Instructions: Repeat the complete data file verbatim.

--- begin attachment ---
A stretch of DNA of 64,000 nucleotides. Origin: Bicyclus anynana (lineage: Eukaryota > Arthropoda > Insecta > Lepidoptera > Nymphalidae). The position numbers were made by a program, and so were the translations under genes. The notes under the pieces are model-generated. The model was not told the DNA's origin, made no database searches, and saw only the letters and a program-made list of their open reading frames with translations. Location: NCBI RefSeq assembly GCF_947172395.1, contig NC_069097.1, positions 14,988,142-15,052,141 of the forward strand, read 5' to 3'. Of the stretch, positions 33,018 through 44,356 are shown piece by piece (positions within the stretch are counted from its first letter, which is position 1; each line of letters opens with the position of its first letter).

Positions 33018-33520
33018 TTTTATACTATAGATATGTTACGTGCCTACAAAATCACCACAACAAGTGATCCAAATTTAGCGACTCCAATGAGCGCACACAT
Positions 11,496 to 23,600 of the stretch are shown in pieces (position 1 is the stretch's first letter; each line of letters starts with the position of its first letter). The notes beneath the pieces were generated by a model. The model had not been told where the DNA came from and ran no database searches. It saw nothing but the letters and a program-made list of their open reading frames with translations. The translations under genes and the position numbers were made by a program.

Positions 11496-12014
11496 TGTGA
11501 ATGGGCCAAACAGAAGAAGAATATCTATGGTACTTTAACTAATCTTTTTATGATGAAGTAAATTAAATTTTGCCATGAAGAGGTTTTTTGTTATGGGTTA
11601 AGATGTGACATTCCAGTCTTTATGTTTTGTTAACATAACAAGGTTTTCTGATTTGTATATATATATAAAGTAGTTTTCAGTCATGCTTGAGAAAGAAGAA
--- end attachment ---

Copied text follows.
A stretch of DNA of 64,000 nucleotides. Origin: Bicyclus anynana (lineage: Eukaryota > Arthropoda > Insecta > Lepidoptera > Nymphalidae). The position numbers were made by a program, and so were the translations under genes. The notes under the pieces are model-generated. The model was not told the DNA's origin, made no database searches, and saw only the letters and a program-made list of their open reading frames with translations. Location: NCBI RefSeq assembly GCF_947172395.1, contig NC_069097.1, positions 14,988,142-15,052,141 of the forward strand, read 5' to 3'. Of the stretch, positions 33,018 through 44,356 are shown piece by piece (positions within the stretch are counted from its first letter, which is position 1; each line of letters opens with the position of its first letter).

Positions 33018-33520
33018 TTTTATACTATAGATATGTTACGTGCCTACAAAATCACCACAACAAGTGATCCAAATTTAGCGACTCCAATGAGCGCACACAT
Positions 11,496 to 23,600 of the stretch are shown in pieces (position 1 is the stretch's first letter; each line of letters starts with the position of its first letter). The notes beneath the pieces were generated by a model. The model had not been told where the DNA came from and ran no database searches. It saw nothing but the letters and a program-made list of their open reading frames with translations. The translations under genes and the position numbers were made by a program.

Positions 11496-12014
11496 TGTGA
11501 ATGGGCCAAACAGAAGAAGAATATCTATGGTACTTTAACTAATCTTTTTATGATGAAGTAAATTAAATTTTGCCATGAAGAGGTTTTTTGTTATGGGTTA
11601 AGATGTGACATTCCAGTCTTTATGTTTTGTTAACATAACAAGGTTTTCTGATTTGTATATATATATAAAGTAGTTTTCAGTCATGCTTGAGAAAGAAGAA